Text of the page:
The Porsche Penske Motorsport garage also had to take into consideration the GTP class fuel blend: 60-percent sustainable fuel to start the 2023 season, expanding to 100-percent sustainable fuel at a later date. Laudenbach shared that the new fuel required tuning adjustments to the 963’s V8, and the same will apply as the fuel blend is adjusted in the future.
The Complex Marriage of GTP Hybrid and Internal Combustion Systems
The four manufacturers competing in GTP in 2023 are required to pair their unique engines to a common hybrid drivetrain shared across the class, with a spec motor-generator-unit (MGU) provided by Bosch, a battery by Williams and gearbox from Xtrac. During testing week, teams were still working closely with Bosch to finesse the hybrid tuning, enabling the electric and internal combustion systems to work together. Each manufacturer required special attention as their unique engines and shared Bosch equipment were being programmed to work together — including concerns like regenerative braking. Just like a phone or computer, Bosch provides software updates for the MGUs, which the teams then reconfigure to work with their specific systems.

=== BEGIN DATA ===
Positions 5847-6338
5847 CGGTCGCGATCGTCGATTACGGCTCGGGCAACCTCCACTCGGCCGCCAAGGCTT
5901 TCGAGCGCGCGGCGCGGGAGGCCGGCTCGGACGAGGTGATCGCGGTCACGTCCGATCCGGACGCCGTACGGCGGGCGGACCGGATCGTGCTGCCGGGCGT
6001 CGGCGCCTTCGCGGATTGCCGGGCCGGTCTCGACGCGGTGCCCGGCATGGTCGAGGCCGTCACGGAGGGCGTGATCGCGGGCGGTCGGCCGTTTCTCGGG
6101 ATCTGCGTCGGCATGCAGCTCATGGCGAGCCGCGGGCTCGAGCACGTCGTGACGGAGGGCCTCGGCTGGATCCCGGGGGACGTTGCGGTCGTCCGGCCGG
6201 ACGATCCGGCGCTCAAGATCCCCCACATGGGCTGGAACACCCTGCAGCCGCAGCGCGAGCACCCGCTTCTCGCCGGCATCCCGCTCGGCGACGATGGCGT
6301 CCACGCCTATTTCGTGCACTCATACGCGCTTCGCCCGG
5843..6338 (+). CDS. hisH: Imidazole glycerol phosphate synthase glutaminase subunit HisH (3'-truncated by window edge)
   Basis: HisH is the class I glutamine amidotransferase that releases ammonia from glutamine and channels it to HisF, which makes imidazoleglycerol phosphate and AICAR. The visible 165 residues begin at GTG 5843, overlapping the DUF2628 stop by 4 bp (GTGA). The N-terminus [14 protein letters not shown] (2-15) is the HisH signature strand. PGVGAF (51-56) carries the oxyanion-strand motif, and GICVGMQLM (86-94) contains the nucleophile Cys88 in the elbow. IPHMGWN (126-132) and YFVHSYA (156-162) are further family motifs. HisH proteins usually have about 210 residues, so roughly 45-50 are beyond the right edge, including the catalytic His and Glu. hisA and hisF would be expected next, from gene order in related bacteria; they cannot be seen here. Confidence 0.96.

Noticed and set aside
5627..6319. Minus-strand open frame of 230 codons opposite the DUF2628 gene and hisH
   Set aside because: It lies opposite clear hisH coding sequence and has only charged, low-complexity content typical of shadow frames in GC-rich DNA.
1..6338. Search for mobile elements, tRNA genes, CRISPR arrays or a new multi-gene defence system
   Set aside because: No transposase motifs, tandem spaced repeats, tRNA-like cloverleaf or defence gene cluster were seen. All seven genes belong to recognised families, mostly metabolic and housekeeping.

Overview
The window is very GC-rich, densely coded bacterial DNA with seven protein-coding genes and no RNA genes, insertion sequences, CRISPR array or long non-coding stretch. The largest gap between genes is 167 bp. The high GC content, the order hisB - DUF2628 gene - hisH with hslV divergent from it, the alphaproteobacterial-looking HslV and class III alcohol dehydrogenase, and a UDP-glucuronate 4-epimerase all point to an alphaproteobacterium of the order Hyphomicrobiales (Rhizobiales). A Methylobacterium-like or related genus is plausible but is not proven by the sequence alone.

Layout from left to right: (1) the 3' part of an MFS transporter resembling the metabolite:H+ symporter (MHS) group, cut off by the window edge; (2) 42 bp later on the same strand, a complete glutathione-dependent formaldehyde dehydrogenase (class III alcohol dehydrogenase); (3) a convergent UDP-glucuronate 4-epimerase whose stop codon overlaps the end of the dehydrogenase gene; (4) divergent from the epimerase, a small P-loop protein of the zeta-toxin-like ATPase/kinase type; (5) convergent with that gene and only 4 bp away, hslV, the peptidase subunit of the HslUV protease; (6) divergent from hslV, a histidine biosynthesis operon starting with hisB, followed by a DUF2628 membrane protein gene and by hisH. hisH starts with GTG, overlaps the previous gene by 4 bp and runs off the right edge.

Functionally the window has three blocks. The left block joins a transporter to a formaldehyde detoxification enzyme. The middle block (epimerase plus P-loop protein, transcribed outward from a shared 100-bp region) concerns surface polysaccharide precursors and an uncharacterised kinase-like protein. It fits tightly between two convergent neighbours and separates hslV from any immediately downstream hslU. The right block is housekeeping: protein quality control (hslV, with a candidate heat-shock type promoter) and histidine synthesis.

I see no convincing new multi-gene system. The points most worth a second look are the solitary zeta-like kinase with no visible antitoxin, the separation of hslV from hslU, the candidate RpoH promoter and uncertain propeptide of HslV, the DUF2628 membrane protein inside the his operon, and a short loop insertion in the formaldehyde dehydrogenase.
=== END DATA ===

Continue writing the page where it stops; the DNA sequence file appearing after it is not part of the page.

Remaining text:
The GTP teams competing this weekend will be putting these integrated hybrid systems to the test in real-time racing conditions for the first time. “I think for everybody this is a far more complex structure,” Laudenbach said. “Single-supplier parts — they have components that could go into different cars, different environments, different electrical systems, different integrations. It’s not an easy thing to do.… We all sit in the same boat, for the first time, under this framework.”
According to the IMSA Weathertech Sportscar Championship Unofficial Starting Grid shared by NBC Sports, Porsche Penske Motorsport will start 2nd and 9th in the Rolex 24 at Daytona. You can catch the race starting Saturday, January 28, 2023 at 1:30 p.m. ET on NBC.